September 16, 2014
An electrician was using a 6-foot step ladder to install some wiring up in an 11-foot-high suspended ceiling. He was standing on the second step from the top of the ladder, reaching out to clip some flex from a wire and using another ceiling wire for balance. When the wire pulled out, the worker lost his balance, fell over the top, and landed on his wrists and face.
Standing on the second step from the top of a typical 6-foot stepladder is risky because there are no hand rails for support. Even a momentary loss of balance increases the risk of a fall.
The worker might have prevented the fall by using a taller stepladder and standing on a lower step. Using a different type of ladder might have prevented the fall, too. In this case, the worker could have used a 6-foot fiberglass platform ladder, which would provide a stable working surface and a safety guard rail for support.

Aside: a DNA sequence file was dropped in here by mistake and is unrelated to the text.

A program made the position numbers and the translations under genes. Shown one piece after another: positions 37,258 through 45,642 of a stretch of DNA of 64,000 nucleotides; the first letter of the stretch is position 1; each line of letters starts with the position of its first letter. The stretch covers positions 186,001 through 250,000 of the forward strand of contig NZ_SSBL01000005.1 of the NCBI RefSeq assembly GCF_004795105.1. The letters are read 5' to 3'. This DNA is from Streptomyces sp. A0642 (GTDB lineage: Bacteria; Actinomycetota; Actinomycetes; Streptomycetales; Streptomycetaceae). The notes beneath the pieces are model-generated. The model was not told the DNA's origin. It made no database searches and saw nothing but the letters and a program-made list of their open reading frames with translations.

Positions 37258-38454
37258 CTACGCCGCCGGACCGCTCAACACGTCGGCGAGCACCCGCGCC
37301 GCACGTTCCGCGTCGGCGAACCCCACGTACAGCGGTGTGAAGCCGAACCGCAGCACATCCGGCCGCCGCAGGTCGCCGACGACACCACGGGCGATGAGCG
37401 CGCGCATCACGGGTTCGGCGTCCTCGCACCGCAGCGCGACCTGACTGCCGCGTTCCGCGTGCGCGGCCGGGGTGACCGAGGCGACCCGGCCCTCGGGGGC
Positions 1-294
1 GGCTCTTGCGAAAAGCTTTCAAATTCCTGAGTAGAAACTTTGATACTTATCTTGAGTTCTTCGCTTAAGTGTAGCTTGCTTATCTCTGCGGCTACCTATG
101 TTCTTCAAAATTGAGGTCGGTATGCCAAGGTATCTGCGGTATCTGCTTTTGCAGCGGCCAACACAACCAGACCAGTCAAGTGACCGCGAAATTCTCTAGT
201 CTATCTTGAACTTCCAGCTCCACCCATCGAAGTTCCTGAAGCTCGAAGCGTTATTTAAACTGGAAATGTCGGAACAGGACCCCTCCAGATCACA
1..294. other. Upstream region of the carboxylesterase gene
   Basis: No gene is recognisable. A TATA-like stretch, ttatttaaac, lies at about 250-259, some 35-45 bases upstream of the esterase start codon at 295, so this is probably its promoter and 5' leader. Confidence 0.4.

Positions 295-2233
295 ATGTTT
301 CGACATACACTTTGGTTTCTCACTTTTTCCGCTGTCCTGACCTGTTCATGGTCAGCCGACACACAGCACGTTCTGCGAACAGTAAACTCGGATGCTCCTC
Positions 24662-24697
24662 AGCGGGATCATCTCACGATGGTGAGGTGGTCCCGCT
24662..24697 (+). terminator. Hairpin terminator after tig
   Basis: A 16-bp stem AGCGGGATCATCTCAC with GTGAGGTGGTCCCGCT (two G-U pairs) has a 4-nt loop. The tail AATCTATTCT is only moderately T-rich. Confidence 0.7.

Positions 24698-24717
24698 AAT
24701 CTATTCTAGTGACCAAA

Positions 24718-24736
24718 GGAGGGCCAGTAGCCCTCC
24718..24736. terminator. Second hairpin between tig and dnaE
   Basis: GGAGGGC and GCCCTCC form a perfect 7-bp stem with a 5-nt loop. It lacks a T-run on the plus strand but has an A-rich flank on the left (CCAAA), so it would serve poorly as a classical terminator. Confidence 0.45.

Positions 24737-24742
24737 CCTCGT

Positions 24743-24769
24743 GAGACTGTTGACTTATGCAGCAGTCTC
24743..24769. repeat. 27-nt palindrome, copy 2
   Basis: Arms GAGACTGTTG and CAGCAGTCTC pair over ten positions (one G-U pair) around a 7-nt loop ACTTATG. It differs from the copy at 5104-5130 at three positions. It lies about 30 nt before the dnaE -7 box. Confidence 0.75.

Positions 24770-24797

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But remember: the information in this newsletter is intended to highlight safe work practices, but it does not replace Oregon OSHA workplace safety and health rules.
For information about Oregon OSHA services and answers to technical questions, call (503) 378-3272 or toll-free within Oregon, (800) 922-2689.